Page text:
Unfortunately, your access has now expired. But there’s good news—by subscribing today, you will receive 22 issues of Booklist magazine, 4 issues of Book Links, and single-login access to Booklist Online and over 170,000 reviews.
Your access to Booklist Online has expired. If you still subscribe to the print magazine, please proceed to your profile page and check your subscriber number against a current magazine mailing label. (If your print subscription has lapsed, you will need to renew.)
You must be logged in to read full text of reviews.
> Logged-in users can make lists, save searches, e-mail, and more!
> Click My Profile to create a username & password
> Try a free trial or subscribe today
September 15, 2016 BOOKLIST
Find more Notes from the Field
In this issue, we’re profiling John Charles, one of the library world’s most celebrated romance supporters. A long-time Booklist reviewer, he is also the co-author of Romance Today: An A-to-Z Guide to Contemporary American Romance Writers. John, who was named the Romance Writers of America’s Librarian of the Year in 2002, took a moment to speak with me about the state of romance in the library world today, his role in the collection development world, and even shares some of his must-know readers’ advisory tips regarding romance.
Rebecca: Tell us a little about yourself and your position.
John: I got my start in libraries working as a page at the Scottsdale (AZ) Public Library. After a decade working as a paraprofessional, I received my MLS from the University of Arizona, worked as a librarian for about two years in Maryland, and then returned to Scottsdale, where for the last 20 years I have been an Adult Services librarian for the Scottsdale Public Library System.
For 15 years, I was involved with retrospective fiction and nonfiction selection for the system, but about two years ago, SPL moved to centralized selection and collection development. Librarians are now more involved with collection maintenance rather than direct selection. However, just this last month I worked with two other Adult Services librarians to complete a $200,000 retrospective fiction ordering project to bring the collection back up to speed, so to speak.
Rebecca: How has your position changed over the last 10 years?
John: The short answer is less collection development and selection duties and more public service desk hours and programming. While I can understand the rationale many libraries adopt when it comes to centralizing collection development, I do think that as fewer and fewer librarians are directly involved in materials selection, there is a greater disconnect between the staff serving the public and the collection itself.
Rebecca: What kinds of things do you find readers in need of most right now?
John: Craft books, diet and exercise books, cookbooks—I guess after all that dieting and exercising, you are ready for a real meal!—biography, travel, and history are all very popular with readers in Scottsdale. Philosophy and religion (especially more “spiritual” kinds of religious books) are also in demand. When it comes to history, I wish some publisher would come up with a series, similar to that of Times Books’ American Presidents series, which gives a concise, current account of the history of different countries. Rather than just focusing on one specific era, the books would give a good overview of the country’s whole historical record. I would also love to see more entries in Grove’s Books That Changed the World series. Their mix of solid scholarship and popular writing was incredibly easy to sell to readers here.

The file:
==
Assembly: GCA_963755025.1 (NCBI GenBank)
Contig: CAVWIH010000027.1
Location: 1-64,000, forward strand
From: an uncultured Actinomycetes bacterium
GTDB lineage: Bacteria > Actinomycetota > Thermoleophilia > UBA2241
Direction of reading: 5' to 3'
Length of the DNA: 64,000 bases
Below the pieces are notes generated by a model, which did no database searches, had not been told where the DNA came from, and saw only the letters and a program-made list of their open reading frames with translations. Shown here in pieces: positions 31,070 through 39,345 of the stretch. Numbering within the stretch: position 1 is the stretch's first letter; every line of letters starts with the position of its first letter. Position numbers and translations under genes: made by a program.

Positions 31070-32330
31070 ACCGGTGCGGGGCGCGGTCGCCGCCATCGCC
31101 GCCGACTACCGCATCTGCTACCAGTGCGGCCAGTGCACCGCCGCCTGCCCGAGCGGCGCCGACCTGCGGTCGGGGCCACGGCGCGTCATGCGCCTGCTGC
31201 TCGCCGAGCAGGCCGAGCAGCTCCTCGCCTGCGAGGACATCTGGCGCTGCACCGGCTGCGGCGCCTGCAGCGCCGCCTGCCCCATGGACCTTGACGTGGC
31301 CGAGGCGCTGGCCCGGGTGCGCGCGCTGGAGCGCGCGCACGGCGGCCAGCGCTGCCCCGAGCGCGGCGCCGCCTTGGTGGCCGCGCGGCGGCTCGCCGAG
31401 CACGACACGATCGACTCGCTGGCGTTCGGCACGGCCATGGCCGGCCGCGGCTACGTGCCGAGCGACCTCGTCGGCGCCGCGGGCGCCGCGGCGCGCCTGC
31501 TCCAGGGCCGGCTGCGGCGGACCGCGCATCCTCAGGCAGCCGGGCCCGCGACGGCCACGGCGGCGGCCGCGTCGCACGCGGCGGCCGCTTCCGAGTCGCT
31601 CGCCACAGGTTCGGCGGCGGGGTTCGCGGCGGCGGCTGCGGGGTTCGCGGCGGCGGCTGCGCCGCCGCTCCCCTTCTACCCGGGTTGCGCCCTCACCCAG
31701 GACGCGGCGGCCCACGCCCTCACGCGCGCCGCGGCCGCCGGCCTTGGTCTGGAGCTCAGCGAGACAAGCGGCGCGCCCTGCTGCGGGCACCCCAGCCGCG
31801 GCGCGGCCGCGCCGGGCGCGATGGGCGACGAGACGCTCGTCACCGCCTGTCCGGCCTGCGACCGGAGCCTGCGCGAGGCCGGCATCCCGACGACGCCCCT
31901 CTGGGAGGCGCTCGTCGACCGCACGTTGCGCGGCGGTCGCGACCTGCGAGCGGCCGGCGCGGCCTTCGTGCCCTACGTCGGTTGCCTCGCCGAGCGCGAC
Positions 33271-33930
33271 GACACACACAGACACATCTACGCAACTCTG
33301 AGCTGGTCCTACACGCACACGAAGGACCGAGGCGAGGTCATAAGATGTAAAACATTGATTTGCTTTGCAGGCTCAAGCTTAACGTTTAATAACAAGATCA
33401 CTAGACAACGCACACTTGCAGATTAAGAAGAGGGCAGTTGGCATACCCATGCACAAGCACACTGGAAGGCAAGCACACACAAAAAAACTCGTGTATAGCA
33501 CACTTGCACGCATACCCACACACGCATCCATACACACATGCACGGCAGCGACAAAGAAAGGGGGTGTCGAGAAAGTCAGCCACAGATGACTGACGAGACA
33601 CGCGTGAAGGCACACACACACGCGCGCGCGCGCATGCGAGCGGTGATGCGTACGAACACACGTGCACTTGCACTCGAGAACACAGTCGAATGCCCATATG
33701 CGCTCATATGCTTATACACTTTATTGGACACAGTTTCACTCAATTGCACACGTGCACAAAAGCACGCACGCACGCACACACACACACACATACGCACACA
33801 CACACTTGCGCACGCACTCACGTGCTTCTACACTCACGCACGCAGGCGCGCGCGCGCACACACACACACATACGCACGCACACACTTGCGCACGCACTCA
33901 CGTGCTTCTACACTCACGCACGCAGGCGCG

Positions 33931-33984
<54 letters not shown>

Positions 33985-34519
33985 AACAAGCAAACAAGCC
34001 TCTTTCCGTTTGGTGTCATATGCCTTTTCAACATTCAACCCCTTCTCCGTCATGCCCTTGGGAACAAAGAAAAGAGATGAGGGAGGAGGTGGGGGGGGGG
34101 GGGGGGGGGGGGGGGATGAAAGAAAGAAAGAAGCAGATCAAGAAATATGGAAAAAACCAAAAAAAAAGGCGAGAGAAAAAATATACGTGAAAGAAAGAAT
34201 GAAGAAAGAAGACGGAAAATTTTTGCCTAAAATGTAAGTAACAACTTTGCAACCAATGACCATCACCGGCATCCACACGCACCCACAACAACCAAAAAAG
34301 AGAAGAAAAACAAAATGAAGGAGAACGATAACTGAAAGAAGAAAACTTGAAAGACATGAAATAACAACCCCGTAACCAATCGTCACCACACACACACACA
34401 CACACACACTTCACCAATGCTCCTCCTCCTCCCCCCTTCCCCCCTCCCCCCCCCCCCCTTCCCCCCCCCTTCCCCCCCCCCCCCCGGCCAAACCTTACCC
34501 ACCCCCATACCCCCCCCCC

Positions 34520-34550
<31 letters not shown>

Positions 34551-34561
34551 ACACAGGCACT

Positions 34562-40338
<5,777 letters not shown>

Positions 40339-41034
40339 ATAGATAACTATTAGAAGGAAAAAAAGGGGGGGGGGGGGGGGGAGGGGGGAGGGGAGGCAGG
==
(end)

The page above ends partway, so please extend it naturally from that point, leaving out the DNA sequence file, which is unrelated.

Rebecca: What drew you to romance fiction?
John: I came to romance fiction by way of mysteries. I have always been a fan of mysteries—Agatha Christie rules!—and one day, while shelving a cart of books, I stumbled across Borrower of the Night, by Elizabeth Peters, and loved it. That led to Peters’ alter ego, Barbara Michaels, which introduced me to romantic suspense and gothic romances. Eventually I moved onto Regency romances and soon was happily reading all different kinds of romances. There are two things—well, more than two, but I will limit myself—I love most about romance fiction. The first is the incredible diversity of choices within the romance genre. Readers can choose from a nail-biting, thrilling romantic-suspense love story to an intense, sexy paranormal to a light and witty historical romance. The second is the powerful core message of hope that is baked right into every romance. No matter what happens in a romance, by the end, things are going to turn out okay, and with the state of the world today, who doesn’t need more happy endings in his or her life?
Rebecca: What do you say to people who think men don’t read romances?